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From behind!

"Riding a mountain bike is easy, just keep pedalling and you’ll get up anything". Someone once told me this little adage. I was naïve enough to believe him. Riding a mountain bike is not easy (well, not for me) but armed with enthusiasm and a bum-bag stuffed with plasters, bandages and paracetomol, I headed off.

I found in the early days that I was not particularly good at cycling. Its all down to dedication, fitness and a desire to get up hills. Sadly, I was lacking these qualities. I had dedication for a short while, I was even quite fit, but it was the desire to get up hills that I was missing. To me its simple - if I want to get up a hill off road, I’ll get a four wheel drive vehicle or some very helpful individual to push me.

Over time, I realised that the people who frequented the mountain biking sport were of two kinds - either lithe and sporty or insane. I certainly can’t be classed as the lithe and sporty type (not with this figure) and I am certainly not insane (not yet). From this point, I decided that my future in mountain biking was to stay at the back (didn’t have much choice really). I had quite a degree of success in this. Up hills I was spurred on with the thought that I didn’t want to be at the back, but downhills were a different matter.

Comments were made like “How do you go so slowly?” It was obvious to me that I had what all other mountain bikers didn’t - a sense of self preservation. To me its simple; I don’t have any gouges out of my skin, I am not constantly covered in bruises or scratches, I don’t have any broken bones and I’ve never had the misfortune to lose my memory.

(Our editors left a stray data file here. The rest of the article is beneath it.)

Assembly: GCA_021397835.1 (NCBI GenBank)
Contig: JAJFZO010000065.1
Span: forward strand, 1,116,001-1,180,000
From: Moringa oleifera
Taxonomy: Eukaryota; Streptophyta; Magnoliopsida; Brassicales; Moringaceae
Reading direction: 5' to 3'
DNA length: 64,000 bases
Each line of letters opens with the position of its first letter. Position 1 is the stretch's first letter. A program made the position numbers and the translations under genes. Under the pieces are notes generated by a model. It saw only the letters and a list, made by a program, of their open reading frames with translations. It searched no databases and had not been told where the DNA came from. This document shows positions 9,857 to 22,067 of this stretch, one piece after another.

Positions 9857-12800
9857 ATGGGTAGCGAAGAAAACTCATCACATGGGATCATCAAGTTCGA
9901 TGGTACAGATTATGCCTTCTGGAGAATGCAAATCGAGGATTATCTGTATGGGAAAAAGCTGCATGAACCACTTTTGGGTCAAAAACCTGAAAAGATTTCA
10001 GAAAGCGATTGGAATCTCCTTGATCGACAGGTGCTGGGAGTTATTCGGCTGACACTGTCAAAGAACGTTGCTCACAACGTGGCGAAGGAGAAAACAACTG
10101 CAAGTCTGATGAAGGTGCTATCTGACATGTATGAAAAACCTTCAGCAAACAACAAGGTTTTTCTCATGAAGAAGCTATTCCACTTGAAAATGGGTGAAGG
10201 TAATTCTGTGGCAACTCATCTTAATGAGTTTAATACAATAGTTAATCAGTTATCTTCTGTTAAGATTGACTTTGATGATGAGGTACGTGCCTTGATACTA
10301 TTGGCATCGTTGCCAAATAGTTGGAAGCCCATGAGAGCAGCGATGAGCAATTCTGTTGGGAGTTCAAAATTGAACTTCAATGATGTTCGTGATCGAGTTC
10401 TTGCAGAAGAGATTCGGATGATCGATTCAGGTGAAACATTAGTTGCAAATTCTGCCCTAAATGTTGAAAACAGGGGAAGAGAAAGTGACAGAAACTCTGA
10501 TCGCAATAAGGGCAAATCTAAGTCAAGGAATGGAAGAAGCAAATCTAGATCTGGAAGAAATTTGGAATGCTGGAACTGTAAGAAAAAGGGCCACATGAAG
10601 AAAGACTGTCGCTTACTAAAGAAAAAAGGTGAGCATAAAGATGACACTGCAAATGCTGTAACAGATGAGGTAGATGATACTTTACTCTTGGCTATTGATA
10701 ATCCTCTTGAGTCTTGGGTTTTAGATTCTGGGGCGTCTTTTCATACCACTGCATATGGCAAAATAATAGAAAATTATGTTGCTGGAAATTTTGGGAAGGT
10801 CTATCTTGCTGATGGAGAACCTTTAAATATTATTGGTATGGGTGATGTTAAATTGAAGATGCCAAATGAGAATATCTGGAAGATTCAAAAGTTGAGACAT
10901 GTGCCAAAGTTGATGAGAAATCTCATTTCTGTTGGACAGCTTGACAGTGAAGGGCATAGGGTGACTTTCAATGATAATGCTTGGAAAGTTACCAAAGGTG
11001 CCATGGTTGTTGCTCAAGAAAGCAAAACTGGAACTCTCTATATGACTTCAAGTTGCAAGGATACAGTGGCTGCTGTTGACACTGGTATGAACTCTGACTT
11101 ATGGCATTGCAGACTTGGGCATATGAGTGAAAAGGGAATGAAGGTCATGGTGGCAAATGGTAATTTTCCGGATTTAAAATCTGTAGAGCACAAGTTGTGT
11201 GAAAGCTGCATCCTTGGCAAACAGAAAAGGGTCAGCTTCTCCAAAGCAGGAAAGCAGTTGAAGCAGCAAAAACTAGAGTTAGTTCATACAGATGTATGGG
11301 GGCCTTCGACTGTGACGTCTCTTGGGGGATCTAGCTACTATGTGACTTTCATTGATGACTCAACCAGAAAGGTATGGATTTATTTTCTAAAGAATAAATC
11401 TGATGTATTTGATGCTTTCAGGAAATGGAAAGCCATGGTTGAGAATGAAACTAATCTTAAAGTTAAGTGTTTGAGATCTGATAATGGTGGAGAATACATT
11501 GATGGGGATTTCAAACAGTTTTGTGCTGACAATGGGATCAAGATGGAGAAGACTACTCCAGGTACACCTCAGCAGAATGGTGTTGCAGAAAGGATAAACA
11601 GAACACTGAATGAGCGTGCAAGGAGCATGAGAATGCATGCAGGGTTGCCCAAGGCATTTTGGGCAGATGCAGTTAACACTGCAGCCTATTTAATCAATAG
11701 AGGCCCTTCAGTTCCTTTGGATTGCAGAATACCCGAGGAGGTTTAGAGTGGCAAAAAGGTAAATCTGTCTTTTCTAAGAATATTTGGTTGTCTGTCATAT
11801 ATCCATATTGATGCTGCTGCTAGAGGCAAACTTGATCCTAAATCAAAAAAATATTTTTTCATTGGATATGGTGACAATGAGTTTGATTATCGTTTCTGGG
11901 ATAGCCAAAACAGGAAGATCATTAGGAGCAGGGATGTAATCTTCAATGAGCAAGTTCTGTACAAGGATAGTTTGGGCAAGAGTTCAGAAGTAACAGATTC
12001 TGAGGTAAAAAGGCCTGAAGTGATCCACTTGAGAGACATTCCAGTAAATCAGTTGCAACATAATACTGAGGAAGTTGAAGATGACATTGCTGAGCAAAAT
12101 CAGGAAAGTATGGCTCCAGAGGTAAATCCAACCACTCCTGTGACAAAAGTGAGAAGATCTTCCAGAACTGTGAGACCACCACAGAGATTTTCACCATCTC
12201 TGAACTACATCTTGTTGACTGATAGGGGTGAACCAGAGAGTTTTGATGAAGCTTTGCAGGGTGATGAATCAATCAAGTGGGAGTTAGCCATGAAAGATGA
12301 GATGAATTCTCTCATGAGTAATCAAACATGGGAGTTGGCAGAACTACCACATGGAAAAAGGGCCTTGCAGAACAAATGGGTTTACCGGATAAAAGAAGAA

Having decided it would be better not to give up cycling, I decided to stay at the back. For a start, there’s no-one behind me to criticise my rather individual style of cycling and there are other reasons for staying at the back. The best reason for staying there is the view (and I’m not referring to men’s rears encased in lycra - although I’m not complaining). I get to see all of the accidents and major offs where you and your bike go rolling through hedges and through the countryside. The other accidents I get to see are the best though. The sneaky mishaps that happen and you pray that no-one saw you. The ones where you just can’t seem to get your feet out of your SPD’s. Those are the best to watch. Its the way the rider checks round to see if no-one is looking. Those are the ones I remember and its thanks to those that I stay at the back. So don’t criticise me - my enjoyment of cycling depends on me staying there!

Karen Cook


If you have an amusing story, be it a wipeout, a holiday, or a ride write-up, please contact fun@extremists.co.uk

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